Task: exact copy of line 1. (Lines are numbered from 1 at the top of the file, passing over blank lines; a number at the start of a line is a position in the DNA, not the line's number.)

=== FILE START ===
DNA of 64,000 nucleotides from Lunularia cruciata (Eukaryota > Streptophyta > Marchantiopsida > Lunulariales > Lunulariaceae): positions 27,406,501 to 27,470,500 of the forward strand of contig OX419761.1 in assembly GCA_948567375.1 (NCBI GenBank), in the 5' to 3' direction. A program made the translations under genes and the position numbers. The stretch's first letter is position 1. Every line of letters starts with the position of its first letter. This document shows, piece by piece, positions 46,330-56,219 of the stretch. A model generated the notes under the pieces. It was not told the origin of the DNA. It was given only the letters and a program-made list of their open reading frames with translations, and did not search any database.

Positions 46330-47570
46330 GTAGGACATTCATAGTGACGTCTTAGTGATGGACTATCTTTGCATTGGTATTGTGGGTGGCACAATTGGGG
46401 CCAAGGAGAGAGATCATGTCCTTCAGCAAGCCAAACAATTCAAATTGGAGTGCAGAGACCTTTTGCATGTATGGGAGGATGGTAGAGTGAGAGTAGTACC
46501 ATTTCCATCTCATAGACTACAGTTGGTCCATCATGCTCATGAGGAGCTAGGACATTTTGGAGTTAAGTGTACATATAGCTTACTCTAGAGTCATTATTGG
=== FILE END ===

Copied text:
DNA of 64,000 nucleotides from Lunularia cruciata (Eukaryota > Streptophyta > Marchantiopsida > Lunulariales > Lunulariaceae): positions 27,406,501 to 27,470,500 of the forward strand of contig OX419761.1 in assembly GCA_948567375.1 (NCBI GenBank), in the 5' to 3' direction. A program made the translations under genes and the position numbers. The stretch's first letter is position 1. Every line of letters starts with the position of its first letter. This document shows, piece by piece, positions 46,330-56,219 of the stretch. A model generated the notes under the pieces. It was not told the origin of the DNA. It was given only the letters and a program-made list of their open reading frames with translations, and did not search any database.